« Home | Iran supposedly supplying Iraqi insurgents with so... » | Moss dross: will it ever stop? » | Prisons being used as a dumping ground for the men... » | Media and police distortions of a brothel raid. » | Former UDA leader murdered. » | Bush picks completely unknown quantity for supreme... » | UK approaches Libya over deportation agreements. » | Sun-watch: allegations of celebrity worship. » | Bali. » | Moss dross continues in advert form. » 

Friday, October 07, 2005 

Hurricane who?

You'd be forgiven for not realising that a hurricane has been battering Central America with heavy rain for days now, as the coverage of the event has been non-existent. Maybe the media are all hurricaned out after both Katrina and Rita, but Stan is turning out to be much more deadly than the latter:

Rescuers are continuing their search for hundreds of people missing after mudslides caused by Tropical Storm Stan hit Central America and Mexico.

The death toll in Guatemala, Costa Rica, El Salvador, Nicaragua, Honduras and southern Mexico has reached 244 amid fears that it will rise further.

Reports from worst-hit Guatemala say hundreds are still missing. In one town alone, 40 died in a mudslide.

More rain, blocked roads and collapsed bridges are hampering rescue efforts.

Across the region, an unknown number of people remain trapped in their houses, correspondents say.

Entire villages have been completely wiped out by landslides and flash floods.

Some 200,000 people have been forced to flee their homes.

Stan slammed ashore as a Category One hurricane in southern Mexico on Tuesday.

Despite being downgraded to a tropical depression by the end of the day, it triggered major flooding and landslides in the region.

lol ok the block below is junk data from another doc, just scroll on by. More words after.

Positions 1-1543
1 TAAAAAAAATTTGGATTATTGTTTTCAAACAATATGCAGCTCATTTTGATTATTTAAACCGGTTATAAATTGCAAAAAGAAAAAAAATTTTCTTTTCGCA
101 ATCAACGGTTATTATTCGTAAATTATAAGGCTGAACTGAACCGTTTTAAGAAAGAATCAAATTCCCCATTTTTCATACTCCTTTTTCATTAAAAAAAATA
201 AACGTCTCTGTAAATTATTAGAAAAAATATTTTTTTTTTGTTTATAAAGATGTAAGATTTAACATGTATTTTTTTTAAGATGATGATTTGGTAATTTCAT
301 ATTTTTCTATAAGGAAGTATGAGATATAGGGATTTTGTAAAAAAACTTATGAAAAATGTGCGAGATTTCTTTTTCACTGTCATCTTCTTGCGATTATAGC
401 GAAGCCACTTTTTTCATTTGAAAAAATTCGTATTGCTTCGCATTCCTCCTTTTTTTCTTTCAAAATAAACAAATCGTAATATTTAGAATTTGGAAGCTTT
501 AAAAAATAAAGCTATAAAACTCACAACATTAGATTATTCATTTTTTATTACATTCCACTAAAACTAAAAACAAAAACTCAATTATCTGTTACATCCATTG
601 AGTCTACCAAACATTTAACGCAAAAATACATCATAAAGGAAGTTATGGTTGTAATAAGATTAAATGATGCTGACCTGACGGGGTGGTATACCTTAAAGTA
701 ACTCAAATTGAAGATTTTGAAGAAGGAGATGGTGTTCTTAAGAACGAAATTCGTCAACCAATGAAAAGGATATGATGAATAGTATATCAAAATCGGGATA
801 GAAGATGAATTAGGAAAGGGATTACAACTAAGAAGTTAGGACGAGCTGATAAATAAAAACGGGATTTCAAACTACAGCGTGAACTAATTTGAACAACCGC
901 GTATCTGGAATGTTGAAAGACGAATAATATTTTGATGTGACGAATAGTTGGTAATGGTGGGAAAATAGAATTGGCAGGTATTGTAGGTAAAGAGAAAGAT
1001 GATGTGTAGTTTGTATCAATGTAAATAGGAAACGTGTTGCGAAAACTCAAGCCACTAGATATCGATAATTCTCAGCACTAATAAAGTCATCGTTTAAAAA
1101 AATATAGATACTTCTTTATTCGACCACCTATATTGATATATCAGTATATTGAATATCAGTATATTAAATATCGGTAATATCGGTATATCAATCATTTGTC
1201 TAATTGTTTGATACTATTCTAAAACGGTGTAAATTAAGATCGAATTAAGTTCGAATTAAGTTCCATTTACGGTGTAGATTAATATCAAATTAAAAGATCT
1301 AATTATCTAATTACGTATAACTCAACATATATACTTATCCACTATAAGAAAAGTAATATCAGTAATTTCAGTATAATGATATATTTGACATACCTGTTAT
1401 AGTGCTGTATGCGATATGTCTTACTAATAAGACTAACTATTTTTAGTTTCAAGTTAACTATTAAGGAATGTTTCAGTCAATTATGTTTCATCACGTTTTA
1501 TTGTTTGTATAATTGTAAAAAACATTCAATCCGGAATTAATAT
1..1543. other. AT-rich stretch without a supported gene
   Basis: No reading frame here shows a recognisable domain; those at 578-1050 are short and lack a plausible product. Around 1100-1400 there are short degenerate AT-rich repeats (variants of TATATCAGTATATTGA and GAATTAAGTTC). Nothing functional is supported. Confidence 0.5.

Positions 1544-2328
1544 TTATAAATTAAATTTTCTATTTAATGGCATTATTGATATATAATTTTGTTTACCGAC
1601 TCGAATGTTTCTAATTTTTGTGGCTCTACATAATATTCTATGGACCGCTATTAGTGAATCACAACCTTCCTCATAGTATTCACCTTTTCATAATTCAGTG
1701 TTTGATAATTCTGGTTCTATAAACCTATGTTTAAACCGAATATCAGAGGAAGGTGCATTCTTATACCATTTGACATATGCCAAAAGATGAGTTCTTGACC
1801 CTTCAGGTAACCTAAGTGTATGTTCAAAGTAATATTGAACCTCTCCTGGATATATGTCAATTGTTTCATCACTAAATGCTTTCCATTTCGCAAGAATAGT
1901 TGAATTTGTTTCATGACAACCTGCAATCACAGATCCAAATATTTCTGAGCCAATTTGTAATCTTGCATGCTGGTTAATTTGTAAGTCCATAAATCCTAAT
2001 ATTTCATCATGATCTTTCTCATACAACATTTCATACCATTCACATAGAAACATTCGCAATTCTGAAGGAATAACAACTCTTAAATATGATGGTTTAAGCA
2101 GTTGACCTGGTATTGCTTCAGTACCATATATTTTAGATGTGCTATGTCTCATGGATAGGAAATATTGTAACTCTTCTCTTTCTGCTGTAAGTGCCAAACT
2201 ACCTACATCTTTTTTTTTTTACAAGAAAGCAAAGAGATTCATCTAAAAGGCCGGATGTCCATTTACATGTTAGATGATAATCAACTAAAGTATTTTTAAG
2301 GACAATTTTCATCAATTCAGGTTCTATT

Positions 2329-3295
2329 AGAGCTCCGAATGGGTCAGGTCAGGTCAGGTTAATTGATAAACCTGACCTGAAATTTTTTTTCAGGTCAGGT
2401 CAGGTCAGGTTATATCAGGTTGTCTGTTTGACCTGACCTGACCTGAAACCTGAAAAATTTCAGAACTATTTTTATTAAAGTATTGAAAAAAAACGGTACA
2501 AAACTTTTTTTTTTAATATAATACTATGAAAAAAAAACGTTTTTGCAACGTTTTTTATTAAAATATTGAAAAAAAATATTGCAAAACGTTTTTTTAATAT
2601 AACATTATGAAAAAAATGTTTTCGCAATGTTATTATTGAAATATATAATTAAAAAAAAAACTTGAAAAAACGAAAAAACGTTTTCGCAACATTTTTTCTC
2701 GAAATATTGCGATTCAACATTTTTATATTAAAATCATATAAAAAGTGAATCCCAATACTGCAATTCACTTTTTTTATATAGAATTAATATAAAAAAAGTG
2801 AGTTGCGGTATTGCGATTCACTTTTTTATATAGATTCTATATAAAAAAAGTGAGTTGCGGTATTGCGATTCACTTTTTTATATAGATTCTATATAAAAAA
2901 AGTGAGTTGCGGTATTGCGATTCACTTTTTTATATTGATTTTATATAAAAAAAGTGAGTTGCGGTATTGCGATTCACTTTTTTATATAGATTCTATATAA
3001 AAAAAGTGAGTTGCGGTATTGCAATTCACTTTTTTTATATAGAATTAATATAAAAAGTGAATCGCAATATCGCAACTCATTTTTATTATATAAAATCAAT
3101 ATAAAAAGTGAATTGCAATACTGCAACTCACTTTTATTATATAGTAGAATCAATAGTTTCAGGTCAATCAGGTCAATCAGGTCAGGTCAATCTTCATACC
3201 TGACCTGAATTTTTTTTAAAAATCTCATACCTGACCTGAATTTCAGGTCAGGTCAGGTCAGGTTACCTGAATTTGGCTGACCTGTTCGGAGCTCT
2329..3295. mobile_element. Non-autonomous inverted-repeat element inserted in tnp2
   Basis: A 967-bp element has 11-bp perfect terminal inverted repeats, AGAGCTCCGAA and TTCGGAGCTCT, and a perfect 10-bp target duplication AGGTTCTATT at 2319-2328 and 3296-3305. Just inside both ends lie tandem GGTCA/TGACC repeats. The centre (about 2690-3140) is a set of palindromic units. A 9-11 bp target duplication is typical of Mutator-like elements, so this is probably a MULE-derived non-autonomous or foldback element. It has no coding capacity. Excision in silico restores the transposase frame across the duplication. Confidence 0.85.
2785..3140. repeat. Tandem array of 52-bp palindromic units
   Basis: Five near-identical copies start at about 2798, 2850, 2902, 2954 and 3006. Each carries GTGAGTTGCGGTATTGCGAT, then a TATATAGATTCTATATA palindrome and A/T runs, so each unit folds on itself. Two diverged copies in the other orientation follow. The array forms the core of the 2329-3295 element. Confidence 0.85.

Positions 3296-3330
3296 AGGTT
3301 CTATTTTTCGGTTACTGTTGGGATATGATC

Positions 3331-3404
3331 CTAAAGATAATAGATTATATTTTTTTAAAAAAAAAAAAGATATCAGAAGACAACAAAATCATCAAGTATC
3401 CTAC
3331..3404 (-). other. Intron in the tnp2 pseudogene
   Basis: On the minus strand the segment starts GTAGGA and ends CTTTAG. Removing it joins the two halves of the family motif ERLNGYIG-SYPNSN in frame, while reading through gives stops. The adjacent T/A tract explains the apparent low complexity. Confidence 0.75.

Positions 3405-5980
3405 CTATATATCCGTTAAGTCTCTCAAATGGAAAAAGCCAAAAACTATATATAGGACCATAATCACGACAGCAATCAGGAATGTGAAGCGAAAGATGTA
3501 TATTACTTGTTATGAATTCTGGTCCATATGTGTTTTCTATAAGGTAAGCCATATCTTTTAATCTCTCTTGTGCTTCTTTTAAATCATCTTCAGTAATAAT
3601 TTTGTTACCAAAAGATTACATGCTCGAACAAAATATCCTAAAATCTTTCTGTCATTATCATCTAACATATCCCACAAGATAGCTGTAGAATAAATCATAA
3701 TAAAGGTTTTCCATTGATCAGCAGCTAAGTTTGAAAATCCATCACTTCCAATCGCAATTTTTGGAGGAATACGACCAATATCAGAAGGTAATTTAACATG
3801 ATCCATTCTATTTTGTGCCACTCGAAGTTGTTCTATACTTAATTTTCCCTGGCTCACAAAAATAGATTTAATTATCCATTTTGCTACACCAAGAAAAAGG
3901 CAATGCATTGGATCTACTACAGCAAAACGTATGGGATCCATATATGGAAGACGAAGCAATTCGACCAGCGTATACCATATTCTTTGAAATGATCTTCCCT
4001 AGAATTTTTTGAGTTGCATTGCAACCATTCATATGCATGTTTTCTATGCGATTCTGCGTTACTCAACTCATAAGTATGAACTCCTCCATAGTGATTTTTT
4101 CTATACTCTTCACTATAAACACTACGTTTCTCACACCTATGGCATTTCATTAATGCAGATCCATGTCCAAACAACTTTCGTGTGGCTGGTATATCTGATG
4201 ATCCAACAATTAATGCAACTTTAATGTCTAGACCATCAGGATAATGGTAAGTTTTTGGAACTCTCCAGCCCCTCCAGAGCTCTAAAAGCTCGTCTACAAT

Guatemala has so far recorded at least 146 dead.

The country's civil protection agency said 40 bodies were recovered from a town on the edge of Santiago Atitlan in the Mayan highlands, popular with Western visitors.

Reports in the local media say many people are still missing in the town.

"There are still a lot of people to be found, some 150 to 200," said Pedro Mendoza, a local taking part in rescue efforts.

"The landslide was on Wednesday but because the roads are blocked, no-one can get through to help us."

In Quezaltenango, the second most important city, people are still trapped in what remains of their homes as flood waters have reached up to two metres (6ft) high, correspondents say.

Guatemalan President Oscar Berger has asked Congress to declare a state of emergency.

In El Salvador, at least 65 people are known to have died. Officials said nearly 54,000 others had been evacuated to 370 shelters throughout the country, despite difficulties in travelling along many of the country's roads.

"The ground is saturated and we could have more tragedies," warned Salvadoran Red Cross spokesman Carlos Lopez Mendoza.

Mexico was also struck by the weather system, which has killed at least 17 people and caused at least 30 rivers to burst their banks.

The country is sending aid to El Salvador after a personal plea by Salvadoran President Tony Saca.

Mexican officials said the air force was preparing to deliver 200 metric tons of food and 30 metric tons of emergency supplies.

If over 200 had died in Rita, the coverage would have gone on for days rather than the few hours after its arrival, once it was realised that it was a lot less destructive than previously predicted. To paraphrase Kanye West, the media doesn't care about brown people.

Share |

Links to this post

Create a Link